2. Do Language proficiency although I have a 6/6 in SA
3. Write 2 x subjects. I think it was airlaw and Human Performances but not sure now, will have to check.
4. Do a practical flight test
5. Get letter from SA CAA to confirm my License

Thats what I could find out. I emailed the Irich "CAA" (I think IAA) but did not receive a reply yet so will phone them and check and Cobus also gave me a contact (Instructor in Cork) who will know the ins and outs. STill have to contact him too.

Been too busy doing the move and settle in an winding down SA side to spend too much time on this.
Also already found a Flight Medical doctor in Galway where I live so must make an appointment still.
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Re: Getting an EASA license in Ireland. Life after Brexit.

Unread post by heinrich » Mon Mar 18, 2019 10:57 am

1. Do medical again even though passed it in SA in January.
2. Do Language proficiency although I have a 6/6 in SA
3. Write 2 x subjects. I think it was airlaw and Human Performances but not sure now, will have to check.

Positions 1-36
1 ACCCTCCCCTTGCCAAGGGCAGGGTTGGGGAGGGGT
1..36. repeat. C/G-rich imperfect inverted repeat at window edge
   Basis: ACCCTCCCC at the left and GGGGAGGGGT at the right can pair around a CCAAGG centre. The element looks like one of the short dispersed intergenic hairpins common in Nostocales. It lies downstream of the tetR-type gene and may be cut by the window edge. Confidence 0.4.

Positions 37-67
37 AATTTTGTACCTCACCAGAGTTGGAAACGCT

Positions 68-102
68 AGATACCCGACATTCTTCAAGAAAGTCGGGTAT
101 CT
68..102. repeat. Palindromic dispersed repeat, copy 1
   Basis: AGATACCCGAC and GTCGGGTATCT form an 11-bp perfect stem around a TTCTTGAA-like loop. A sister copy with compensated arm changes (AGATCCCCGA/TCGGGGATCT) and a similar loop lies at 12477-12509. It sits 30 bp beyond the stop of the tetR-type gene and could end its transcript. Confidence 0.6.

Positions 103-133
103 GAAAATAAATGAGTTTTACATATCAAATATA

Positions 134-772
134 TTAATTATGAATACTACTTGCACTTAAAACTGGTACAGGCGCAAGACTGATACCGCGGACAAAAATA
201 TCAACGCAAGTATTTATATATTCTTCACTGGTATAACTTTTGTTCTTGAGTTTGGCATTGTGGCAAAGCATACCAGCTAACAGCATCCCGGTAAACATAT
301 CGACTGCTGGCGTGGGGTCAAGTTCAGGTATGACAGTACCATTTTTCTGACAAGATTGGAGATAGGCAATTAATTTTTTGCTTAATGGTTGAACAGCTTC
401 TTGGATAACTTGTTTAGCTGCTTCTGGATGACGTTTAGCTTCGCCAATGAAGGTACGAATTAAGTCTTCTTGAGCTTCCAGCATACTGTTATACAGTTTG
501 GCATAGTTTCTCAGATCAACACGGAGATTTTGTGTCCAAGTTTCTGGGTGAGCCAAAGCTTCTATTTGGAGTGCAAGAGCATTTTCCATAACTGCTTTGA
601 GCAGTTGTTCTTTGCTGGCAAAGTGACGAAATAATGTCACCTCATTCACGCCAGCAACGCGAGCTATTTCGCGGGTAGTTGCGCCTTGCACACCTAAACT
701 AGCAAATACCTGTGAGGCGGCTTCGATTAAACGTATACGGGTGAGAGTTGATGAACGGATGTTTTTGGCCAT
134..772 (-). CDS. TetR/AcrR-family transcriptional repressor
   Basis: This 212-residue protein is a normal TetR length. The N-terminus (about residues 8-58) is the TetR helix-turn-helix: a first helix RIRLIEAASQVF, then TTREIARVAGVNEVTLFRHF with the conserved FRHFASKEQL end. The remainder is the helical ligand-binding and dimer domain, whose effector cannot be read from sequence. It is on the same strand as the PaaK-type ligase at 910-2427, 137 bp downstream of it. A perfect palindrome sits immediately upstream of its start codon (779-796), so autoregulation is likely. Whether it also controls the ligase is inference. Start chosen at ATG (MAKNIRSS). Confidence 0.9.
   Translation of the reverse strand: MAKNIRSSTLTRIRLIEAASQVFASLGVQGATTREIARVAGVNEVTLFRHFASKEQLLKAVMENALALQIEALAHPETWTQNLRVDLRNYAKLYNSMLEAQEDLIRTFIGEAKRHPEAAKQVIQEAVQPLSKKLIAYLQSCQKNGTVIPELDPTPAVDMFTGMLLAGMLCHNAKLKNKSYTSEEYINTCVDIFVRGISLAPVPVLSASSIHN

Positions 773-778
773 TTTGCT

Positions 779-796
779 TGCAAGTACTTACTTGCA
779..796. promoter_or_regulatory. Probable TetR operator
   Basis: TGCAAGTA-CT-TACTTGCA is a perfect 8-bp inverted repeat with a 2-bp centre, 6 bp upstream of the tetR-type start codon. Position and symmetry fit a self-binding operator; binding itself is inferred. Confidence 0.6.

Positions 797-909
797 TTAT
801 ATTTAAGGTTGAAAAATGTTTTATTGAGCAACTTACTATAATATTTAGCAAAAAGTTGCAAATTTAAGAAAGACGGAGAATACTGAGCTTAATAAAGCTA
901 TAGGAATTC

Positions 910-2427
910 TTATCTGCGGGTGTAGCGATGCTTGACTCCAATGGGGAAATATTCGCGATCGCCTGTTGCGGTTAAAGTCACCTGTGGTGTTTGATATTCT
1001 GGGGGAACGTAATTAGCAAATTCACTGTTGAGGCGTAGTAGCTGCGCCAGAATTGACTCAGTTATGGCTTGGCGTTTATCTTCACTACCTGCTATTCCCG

4. Do a practical flight test
5. Get letter from SA CAA to confirm my License
Paul, I have it slightly different on some.

1. Yes. EASA class 2 medical is required, if you are planning on converting to EASA PPL. The catch is you have to have a valid SACAA class 2 medical before you convert. So it seems you are good on that front if recently renewed. The EASA class 2 is much simpler than SA's one, so you'll be fine if you passed the SA one.
2. Correct. I spoke to someone at the UK CAA about this as I also had a 6, they said it doesn't matter what's in your (ICAO) license. Due to the differences in accents from various countries, amongst other things, this is required. Like I said, this is really just a form they conplete, not really a "test".
3. Correct - Airlaw and Human Performances. If you haven't bought the books yet, PM me your address and I'll post you mine, I have no need for it anymore. Just need to check if they are still current.
4. Correct. This is the same as a PPL flight test. i.e. cross country nav etc. 8-[
5. This is not required. I never had to deal with our CAA to confirm anything (thank goodness). The only "gotcha" was that your license has to be valid and you have to have a min. of 100 hours TT. Maybe the UK CAA got in touch with the SA CAA to verify my license? I highly doubt it as their turnaround to process my license was a few days. Maybe the Irish require this validation, but being EASA the rules should be much more consistent with the other countries, so I doubt it.